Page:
Outskirts of the Desert
by Frank Riccobono
The other night, I dreamed that I was bicycling from New Jersey to Nevada.
The other night, I dreamed that I was bicycling from New Jersey to Nevada. Obeying proper dream physics, I made the trip in a record four hours but never felt like I was traveling at particularly break-neck speeds. I was even able to take in the beautiful scenery: majestic plains, lush woods, dazzling rock faces. Traveling nearly vertically up and down the Grand Canyon (as one does in dreams) I gazed in awe at the many vibrant colors of each stratum as they rushed past.
Eventually, I felt tired and stopped to rest near a small general store in the middle of a vast expanse of desert. I was sure I could not endure the return trip without replenishing my water supply so I ventured inside. The shop was quaint, family-owned, and decorated in that archetypal old western style. "Decorated" is probably not the right word - rather the shop looked as though it had stood virtually unaltered since the days of the Old West.
The family that owned the shop had an air of mystery about them and regarded me suspiciously when I first walked in. The mother and father looked to be in their late 60s and seemed to fill a more supervisory role. They were standing around a table looking at some large leather books when I walked in. Their son and his wife (mid-30s) tended the counter and their daughter aged 10 or 11 did some chores around the store. The five of them wore clothes that were neither modern nor old-fashioned.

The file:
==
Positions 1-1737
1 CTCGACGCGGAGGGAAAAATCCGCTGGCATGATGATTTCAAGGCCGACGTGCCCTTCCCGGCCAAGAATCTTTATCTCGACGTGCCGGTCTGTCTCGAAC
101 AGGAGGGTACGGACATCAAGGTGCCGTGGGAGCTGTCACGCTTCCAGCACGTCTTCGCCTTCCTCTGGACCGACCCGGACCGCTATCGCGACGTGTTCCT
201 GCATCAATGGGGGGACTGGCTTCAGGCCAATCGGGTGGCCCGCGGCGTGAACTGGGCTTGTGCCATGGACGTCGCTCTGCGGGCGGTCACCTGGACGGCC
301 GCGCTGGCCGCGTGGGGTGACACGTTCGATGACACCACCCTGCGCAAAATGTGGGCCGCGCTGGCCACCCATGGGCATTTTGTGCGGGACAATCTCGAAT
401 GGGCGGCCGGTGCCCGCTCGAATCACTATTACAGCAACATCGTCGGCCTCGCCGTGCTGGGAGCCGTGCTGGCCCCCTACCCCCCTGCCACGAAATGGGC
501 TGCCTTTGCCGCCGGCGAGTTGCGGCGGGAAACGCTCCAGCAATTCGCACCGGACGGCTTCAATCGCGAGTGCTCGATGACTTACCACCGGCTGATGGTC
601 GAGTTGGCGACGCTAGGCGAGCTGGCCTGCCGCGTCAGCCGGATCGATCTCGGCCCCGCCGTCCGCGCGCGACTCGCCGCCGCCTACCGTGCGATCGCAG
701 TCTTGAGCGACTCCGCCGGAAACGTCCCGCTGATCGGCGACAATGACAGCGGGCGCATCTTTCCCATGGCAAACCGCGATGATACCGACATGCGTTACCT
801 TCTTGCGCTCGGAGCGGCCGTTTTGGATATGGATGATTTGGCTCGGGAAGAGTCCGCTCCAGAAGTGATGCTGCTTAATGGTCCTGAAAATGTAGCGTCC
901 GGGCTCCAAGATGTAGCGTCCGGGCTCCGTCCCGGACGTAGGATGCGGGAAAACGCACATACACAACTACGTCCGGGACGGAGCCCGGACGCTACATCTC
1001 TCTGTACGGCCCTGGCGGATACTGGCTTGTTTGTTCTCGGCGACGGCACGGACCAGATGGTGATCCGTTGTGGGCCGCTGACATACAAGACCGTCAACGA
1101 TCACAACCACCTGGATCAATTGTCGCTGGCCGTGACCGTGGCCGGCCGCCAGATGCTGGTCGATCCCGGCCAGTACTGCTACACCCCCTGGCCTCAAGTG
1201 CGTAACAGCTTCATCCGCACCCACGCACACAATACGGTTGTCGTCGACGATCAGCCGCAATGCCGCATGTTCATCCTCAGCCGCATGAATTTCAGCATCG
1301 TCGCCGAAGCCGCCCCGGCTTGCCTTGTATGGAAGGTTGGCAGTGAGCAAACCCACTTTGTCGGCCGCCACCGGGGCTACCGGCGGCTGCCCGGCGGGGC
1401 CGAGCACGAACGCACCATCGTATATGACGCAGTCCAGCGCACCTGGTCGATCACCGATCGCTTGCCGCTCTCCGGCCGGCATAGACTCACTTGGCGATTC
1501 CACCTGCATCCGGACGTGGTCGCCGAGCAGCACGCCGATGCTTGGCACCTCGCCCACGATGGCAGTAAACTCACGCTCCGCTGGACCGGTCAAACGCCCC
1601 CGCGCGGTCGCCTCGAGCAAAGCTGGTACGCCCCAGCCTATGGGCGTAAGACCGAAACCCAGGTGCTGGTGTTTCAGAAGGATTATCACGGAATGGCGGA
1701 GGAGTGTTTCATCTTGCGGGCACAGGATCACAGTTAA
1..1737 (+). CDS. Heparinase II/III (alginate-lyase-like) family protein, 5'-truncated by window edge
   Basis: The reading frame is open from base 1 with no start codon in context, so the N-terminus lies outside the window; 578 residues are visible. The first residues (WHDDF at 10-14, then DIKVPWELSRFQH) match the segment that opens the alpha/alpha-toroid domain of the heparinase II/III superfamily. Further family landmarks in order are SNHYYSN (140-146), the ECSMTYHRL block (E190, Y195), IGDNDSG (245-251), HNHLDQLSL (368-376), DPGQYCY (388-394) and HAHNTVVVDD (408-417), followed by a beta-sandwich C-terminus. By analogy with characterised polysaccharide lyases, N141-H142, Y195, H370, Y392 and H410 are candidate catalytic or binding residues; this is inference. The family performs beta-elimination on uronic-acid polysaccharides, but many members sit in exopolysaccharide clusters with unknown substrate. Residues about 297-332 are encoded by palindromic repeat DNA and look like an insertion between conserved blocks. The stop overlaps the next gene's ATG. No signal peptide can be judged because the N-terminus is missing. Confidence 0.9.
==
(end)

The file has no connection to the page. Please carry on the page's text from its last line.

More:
The son was the first to speak to me, extending a friendly greeting. I first introduced myself, which seemed appropriate for the setting, and then asked to buy some water. Still cautious, the man looked at his mother and father as if seeking permission. They held each other's eyes for a long minute and then the parents both nodded. The son looked back at me and said, "We can sell you some water, but I think you might be interested in one of our other wares."
He proceeds to explain to me that their family has, for generations, possessed the unique but hitherto useless ability to perfectly predict how minor alterations to past events would affect the future. Smiling, he says, that ability is useless no longer. Here in this dusty shop on the outskirts of civilization, the family has perfected time travel, which, combined with their particular gift, allows them near total mastery of reality. The family has spent the last weeks considering the implications of this great power and has decided to sell their services. I am the first person they've told.
Excitedly, he fetches one of the large leather book from the table by his parents. They wrote this book to describe all that the family could do.
It was called the Seers Catalogue.
My subconscious needs to work on its puns.